Currently, minority programs are obliged to teach 60% of coursework in the national language and 40% in the minority language (whether these requirements are always met—or if some schools use curriculum unofficially supplemented by Russia—remains a source of speculation.). Proposed changes anticipate a shift to 100% of coursework in Latvian for minority high school programs and a shift to 80% for grades 7-9 by the 2021-2022 academic year. Minority school students will still have access to language, literature, culture, and history classes related to their ethnic heritage in their native language. The reform aims to bolster minority school students’ knowledge of Latvian, which would arguably better prepare them for higher education and the job market in Latvia, and serve as a base for social integration.
Naysayers claim that a switch to all-Latvian instruction will negatively impact minority students, who will have a hard time learning in their non-native language. More extreme reactions have likened the law to ethnic discrimination or even a “holocaust of Russian education in Latvia,” which unsurprisingly is a narrative pushed by Russian media. Moderate concerns focus on the impact reform will have on school staffs and the critical lack of qualified Latvian-language teachers. The Ministry of Education intends to allocate 3.3 million euro to retrain around 800 minority school teachers, some of whom do not speak Latvian themselves.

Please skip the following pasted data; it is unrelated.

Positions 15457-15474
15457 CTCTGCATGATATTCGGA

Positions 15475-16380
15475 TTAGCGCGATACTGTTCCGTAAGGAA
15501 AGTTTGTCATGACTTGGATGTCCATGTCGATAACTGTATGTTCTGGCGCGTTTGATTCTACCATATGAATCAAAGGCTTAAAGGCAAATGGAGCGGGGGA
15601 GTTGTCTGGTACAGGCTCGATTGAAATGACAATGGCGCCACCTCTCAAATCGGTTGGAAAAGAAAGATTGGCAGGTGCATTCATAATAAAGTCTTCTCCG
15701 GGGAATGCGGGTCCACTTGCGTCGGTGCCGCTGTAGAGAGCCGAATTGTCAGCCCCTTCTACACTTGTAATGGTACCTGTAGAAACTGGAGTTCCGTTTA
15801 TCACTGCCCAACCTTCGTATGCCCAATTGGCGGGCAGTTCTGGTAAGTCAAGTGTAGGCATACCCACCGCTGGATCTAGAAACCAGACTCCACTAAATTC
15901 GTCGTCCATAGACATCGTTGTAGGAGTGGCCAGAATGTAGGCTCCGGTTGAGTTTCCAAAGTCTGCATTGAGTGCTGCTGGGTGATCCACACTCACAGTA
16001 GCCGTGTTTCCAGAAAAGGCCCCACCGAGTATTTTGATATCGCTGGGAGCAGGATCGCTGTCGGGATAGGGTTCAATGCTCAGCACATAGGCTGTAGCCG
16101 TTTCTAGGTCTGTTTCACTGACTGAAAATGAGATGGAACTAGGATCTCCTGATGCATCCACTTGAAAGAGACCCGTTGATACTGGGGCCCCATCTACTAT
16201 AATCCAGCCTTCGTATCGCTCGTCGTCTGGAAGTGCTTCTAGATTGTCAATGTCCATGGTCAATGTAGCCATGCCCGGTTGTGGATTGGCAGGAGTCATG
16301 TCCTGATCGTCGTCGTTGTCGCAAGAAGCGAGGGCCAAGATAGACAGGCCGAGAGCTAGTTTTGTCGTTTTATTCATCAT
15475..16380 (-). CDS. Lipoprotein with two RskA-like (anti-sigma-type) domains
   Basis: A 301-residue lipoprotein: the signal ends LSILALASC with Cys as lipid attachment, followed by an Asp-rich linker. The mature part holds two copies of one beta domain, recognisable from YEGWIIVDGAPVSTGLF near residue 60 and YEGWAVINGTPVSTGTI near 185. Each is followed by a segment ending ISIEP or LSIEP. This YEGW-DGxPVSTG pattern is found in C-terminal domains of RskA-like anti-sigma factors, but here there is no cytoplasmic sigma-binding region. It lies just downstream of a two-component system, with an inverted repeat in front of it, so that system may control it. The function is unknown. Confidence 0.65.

But by only focusing on language, the real problem of integration in Latvia—actual social contact—is overlooked. In fact, increasing Latvian language in minority schools could unintentionally undercut integration goals. In 2004, reforms that mandated the current 60/40 language split also had the effect of decreasing the natural integration of the school system. Most jobs in Latvia require speaking Latvian, so when learning Latvian in minority schools became feasible, there was no longer a pressing need for minority students to switch to mainstream schools to acquire that skill. Bilingual education in Russian and Latvian (which most minority school students receive) can also be more economically useful. Finding a job in Latvia is much more difficult without both Latvian and Russian in one’s skill set, and young Latvians are increasingly bad at Russian. About 91% of ethnic minorities in Latvia already speak Latvian, most at intermediate or advanced levels. Even more minority youth speak Latvian—88% well or very well—but only 2% speak Latvian poorly. Among young people, “Latvian has already become the language of social unity.” In fact, several minority schools consistently rank among the top schools in the country.